How old is your niece?
She’s seven and has an older brother. He’s nine and was like, "I don’t like Donald Trump. He’s not gonna win," so they’re very aware at their age.
With Common releasing Black America Again and Solange doing A Seat at the Table, among others, it seems artists are really coming together on the music front. Do you feel like the country's current circumstances have given artists a larger platform?
I think music really tells the times, and I feel like the change started around when D’Angelo’s Black Messiah came out and Kendrick [Lamar] followed with To Pimp A Butterfly. Now, you have Black America Again and how free Alicia Keys is on her Here album. It’s just a lot that’s been going on socially, and that’s what artists are supposed to do. It happened with Marvin Gaye’s What’s Going On.
I think that’s just the climate of music, because of everything that’s happening in the world. We don’t have a choice but to speak about it. You can only ignore it for so long, because it affects all of us. So I’m excited on an artistic level. Everybody’s doing their thing in their own way, and voicing their opinions and story.
Beyond the social issues, there’s a line that you say in one of your songs where you rap, "I’m misunderstood yet you love 'Tiimmy Turner'." What is your take on so-called "mumble rap"?
If you like it, you like it. I guess the line is, people are so in love with fame, and they feel like that’s what’s hot now, and if you’re not doing it then you’re not dope. I just like people being creative, but I want to have balance, that’s always been my thing. I like people to have different styles and a different wave.
Desiigner did the "Tiimmy Turner" freestyle and one of my friends was like, "Oh that’s whack," and I was like, "Nah, that melody is pretty dope. If you put the right beat to it, it go." I think there’s a time and place for everything. We’re not always supposed to have to think, but we don’t have to party and turn up every day [either]. So to me, it’s all about balance.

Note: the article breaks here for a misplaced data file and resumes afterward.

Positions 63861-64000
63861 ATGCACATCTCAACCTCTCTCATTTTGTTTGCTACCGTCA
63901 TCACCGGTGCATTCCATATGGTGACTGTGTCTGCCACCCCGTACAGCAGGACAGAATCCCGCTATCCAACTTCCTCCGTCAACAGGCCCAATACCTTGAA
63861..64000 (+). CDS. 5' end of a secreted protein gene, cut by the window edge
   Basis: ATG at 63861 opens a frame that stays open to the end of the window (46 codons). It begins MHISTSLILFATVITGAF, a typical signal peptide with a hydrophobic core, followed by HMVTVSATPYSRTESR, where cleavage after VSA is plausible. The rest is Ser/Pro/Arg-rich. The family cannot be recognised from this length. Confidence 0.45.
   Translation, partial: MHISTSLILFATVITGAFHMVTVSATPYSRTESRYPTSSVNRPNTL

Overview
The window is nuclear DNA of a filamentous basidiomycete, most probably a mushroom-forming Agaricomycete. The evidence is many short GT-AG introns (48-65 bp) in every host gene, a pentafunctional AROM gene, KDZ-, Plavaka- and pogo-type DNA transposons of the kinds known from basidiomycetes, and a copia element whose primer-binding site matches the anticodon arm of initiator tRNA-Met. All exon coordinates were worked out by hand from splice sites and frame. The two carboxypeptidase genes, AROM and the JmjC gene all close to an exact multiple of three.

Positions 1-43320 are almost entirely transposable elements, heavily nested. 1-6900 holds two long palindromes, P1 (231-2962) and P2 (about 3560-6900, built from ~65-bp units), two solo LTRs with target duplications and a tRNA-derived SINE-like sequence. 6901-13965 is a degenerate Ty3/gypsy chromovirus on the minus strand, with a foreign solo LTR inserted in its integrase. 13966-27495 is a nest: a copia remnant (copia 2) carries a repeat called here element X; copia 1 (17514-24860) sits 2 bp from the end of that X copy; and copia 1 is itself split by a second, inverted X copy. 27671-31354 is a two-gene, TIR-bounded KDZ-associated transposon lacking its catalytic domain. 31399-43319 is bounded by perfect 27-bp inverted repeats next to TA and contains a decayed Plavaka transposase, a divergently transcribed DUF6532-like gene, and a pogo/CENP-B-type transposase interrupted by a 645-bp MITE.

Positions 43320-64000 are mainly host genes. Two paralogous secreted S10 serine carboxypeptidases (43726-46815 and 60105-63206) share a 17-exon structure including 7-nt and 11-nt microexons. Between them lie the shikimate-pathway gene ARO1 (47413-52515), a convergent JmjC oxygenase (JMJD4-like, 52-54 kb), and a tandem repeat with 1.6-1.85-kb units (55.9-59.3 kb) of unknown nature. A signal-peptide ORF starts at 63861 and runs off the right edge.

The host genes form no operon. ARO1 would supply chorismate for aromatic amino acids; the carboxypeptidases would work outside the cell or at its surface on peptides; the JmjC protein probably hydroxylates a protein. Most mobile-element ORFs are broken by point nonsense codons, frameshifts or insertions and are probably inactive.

You collaborated with Anderson .Paak on "OooWee." Describe your chemistry working with him.
We did four or five songs like "Without You" and "OooWee" in one night, but it's good. I reached out to him first just to connect. I think it was before [Dr. Dre's project] Compton dropped. I always have an ear to the streets because I’m a fan of music, so I'm always looking for new artists. [.Paak] had a tour stop in North Carolina, so we went to the show, got on the bus, chilled and just talked -- it was just real natural.
I’m real big on energy and his energy was good. He came to the studio and I think [producer/engineer] Khrysis was playing beats so we just zoned out. It was just like one big jam session. He is one of my favorite people to work with ever.
Was it the same for Ab-Soul when you worked with him on "2 AM"?
We never worked together in the studio, but just kicking it with him is good because that’s my brother. We get along so well. The first time I met him, we just kicked it. I gravitate to people that have similar energies with me, and [TDE is] my favorite group in the industry -- like, they’re really family. Me and Kendrick have worked in the studio and same thing; it’s just easy because I think we all have a love and respect for the culture. If you could be an artist and the music has the biggest ego in the room, the rest is easy.